The U.S. Social Security Administration is becoming especially diligent in rooting out instances of fraud. For example, it has been investigating instances of people receiving Social Security disability payments when they don't actually have a qualifying disability and other suspicious activity.
Through its efforts, the administration is also identifying criminals who, through identity theft, are stealing Social Security benefits from the real person who should be receiving them.
If you're a recipient of Social Security, you will want to protect yourself from this kind of identity theft. There are a few key things you can do.
- Keep your documents and records safe. Lock up all of your records, including your Social Security card, and keep them safe and out of the hands of identity thieves. Never simply throw away your private records in the trash. Always shred them. When storing them, it's best to keep them at a bank in a safety deposit box.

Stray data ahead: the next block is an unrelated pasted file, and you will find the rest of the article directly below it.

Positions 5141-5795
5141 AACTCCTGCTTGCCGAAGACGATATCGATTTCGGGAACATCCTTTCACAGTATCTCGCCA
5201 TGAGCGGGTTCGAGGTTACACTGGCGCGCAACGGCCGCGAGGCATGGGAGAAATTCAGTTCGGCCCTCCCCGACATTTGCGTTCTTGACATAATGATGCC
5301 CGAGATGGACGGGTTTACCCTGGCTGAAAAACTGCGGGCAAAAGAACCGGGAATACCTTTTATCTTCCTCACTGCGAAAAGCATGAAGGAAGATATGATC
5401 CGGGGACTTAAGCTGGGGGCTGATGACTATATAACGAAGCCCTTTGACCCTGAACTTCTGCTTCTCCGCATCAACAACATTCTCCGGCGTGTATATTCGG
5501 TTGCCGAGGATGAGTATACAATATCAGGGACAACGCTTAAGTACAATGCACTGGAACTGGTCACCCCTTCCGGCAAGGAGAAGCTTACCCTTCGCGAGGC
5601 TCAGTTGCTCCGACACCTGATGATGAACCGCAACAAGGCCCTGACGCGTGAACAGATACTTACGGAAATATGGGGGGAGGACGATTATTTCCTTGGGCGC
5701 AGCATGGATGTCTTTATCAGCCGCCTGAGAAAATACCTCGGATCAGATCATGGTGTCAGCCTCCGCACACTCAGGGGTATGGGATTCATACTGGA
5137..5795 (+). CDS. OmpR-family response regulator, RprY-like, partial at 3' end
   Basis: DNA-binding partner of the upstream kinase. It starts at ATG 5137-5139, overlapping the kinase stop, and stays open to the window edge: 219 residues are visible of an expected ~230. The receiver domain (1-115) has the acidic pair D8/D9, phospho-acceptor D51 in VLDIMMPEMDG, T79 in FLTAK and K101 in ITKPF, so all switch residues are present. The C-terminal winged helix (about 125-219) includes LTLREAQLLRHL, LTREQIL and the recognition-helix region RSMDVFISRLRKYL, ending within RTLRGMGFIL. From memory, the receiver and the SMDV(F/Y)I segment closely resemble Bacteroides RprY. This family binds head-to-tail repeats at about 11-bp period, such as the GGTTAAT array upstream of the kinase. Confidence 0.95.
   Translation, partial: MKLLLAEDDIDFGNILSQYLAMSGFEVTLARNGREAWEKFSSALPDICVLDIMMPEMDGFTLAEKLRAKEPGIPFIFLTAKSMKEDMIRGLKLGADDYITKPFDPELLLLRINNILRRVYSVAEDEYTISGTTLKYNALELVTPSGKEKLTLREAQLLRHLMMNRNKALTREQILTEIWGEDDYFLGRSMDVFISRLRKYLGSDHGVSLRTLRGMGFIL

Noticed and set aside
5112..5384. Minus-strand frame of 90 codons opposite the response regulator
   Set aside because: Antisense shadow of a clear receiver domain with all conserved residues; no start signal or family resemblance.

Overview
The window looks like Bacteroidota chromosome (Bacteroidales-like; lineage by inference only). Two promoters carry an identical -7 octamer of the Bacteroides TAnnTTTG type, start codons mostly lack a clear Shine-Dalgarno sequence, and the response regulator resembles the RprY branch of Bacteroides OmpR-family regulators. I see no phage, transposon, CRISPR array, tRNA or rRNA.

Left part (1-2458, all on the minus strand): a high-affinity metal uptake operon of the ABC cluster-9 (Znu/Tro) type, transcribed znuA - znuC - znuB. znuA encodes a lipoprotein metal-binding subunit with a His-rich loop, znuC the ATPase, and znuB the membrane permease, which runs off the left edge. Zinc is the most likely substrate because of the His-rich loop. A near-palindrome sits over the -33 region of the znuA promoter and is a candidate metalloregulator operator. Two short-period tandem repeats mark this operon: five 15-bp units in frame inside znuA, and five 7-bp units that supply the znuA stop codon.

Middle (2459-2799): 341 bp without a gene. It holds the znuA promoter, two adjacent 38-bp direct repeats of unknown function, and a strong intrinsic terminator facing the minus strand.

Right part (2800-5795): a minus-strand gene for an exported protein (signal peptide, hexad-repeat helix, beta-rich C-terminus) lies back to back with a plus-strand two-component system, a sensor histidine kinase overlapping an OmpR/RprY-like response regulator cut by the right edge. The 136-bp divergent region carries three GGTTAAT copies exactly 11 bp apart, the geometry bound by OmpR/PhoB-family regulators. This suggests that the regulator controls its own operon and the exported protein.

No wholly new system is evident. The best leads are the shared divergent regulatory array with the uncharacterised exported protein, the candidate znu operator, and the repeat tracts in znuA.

- Learn about Social Security scams. Most social security scams involves someone contacting you and asking for your private information and Social Security number, bank account number or credit card number. The individual might even pretend to be your bank or credit card company. Don't be fooled.
- Keep an eye on your credit report. If someone stole your Social Security number, the first sign could be that you have unrecognizable debt and unpaid charges on your credit report. Be sure to keep an eye on your credit report to ensure that nothing like this has happened.
- Report any suspicious activity. Contact the Social Security Administration and report any suspicious activity immediately.
If you are still the victim of Social Security fraud, identity theft or any other kind of financial crime in spite of your best efforts, you may need to investigate your legal rights and options. Taking legal action to protect your identity, your credit rating and your Social Security benefits is key.